What is hypothyroidism?

Hypothyroidism develops slowly. Symptoms may go unnoticed for a long time, and they may be vague and general.
Symptoms vary a great deal between individuals, and they are shared by other conditions. The only way to obtain a concrete diagnosis is through a blood test.
Treatment for hypothyroidism focuses on supplementing the thyroid hormone. At present, doctors cannot cure hypothyroidism but they can help people to control it in most cases.
Synthetic thyroxine
To replenish levels, doctors usually prescribe synthetic thyroxine, a medication that is identical to the T4 hormone. Doctors may recommend taking this in the morning before eating each day.
Dosage is determined by the patient’s history, symptoms, and current TSH level. Doctors will regularly monitor the patient’s blood to determine if the dosage of synthetic T4 needs to be adjusted.

Regular monitoring will be required, but the frequency of blood tests will likely decrease over time.
Iodine and nutrition
Iodine is an essential mineral for thyroid function. Iodine deficiency is one of the most common causes of goiter development, or abnormal enlargement of the thyroid gland.
Maintaining adequate iodine intake is important for most people, but those with autoimmune thyroid disease can be particularly sensitive to the effects of iodine, meaning that it can trigger or worsen hypothyroidism.
They should inform their doctor if they are sensitive to the effects of iodine.
People with hypothyroidism should discuss any major dietary changes with their doctor, especially when starting a high fiber diet, or eating lots of soy or cruciferous vegetables.

Diet can affect the way in which the body absorbs thyroid medication.
During pregnancy, iodine requirements increase. Using iodized salt in the diet and taking prenatal vitamins can maintain the required levels of iodine.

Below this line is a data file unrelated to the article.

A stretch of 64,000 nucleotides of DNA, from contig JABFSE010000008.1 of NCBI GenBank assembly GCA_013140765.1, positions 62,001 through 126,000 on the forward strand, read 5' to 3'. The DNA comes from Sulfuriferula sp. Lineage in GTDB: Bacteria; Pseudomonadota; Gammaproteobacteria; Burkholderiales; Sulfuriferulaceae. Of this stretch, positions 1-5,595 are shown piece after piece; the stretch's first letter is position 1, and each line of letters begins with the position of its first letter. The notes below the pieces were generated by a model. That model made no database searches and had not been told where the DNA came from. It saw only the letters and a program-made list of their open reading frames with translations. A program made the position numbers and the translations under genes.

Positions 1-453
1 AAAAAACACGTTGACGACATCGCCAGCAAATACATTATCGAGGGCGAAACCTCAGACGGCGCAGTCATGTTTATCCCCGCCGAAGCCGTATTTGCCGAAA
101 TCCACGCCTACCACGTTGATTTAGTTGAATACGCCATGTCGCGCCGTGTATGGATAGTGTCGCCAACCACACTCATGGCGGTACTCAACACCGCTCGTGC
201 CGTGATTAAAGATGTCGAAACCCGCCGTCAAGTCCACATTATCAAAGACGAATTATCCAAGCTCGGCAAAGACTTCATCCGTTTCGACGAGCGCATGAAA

Iodine supplements are available for purchase online.
Hypothyroidism can normally be managed appropriately by following the advice of a qualified healthcare practitioner. With appropriate treatment, thyroid hormone levels should return to normal.
In most cases, medications for hypothyroidism will need to be taken for the rest of the patient’s life.

There is no way to prevent hypothyroidism, but people who may have a higher risk of thyroid problems, for example, women during pregnancy, should check with their doctor about the need for additional iodine.
Screening is not recommended for those who do not have symptoms, unless they have the following risk factors:
* a history of autoimmune disease
* previous radiation treatment to the head or neck
* a goiter
* family history of thyroid problems
* use of medications known to affect thyroid function
These people can be tested for early signs of the condition. If tests are positive, they can take measures to prevent the disease from progressing.
There is no evidence that a particular diet will prevent hypothyroidism, and there is no way to prevent hypothyroidism unless you live in a region with low iodine levels in the diet, for example, some parts of Southeast Asia and Africa.
No specific diet is recommended for hypothyroidism, but individuals should follow a varied, well-balanced diet that is not high in fat or sodium.

In addition, those with autoimmune Hashimoto’s may benefit from following a gluten-free diet. Research suggests a linkTrusted Source between celiac disease and autoimmune thyroid disease, and both have inflammatory components. Avoiding gluten may help in nonceliac autoimmune diseases, but it is important to speak to a doctor first before cutting out foods that contain gluten.
Other foods and nutrients may be hazardous, especially if consumed in large quantities.
These include:
* soya, as it can affect thyroxine absorption
* iodine, found in kelp and other seaweeds, and in supplements, including some multivitamins
* iron supplements, as they can affect thyroxine absorption
* cruciferous vegetables, such as cauliflower, kale, and cabbage may contribute to a goiter, but only in very large amounts
Consuming additional iodine can interfere with the balance involved in treatment. If hyperthyroidism develops, iodine can be hazardous.
Any changes to diet or supplementation should be discussed with a doctor.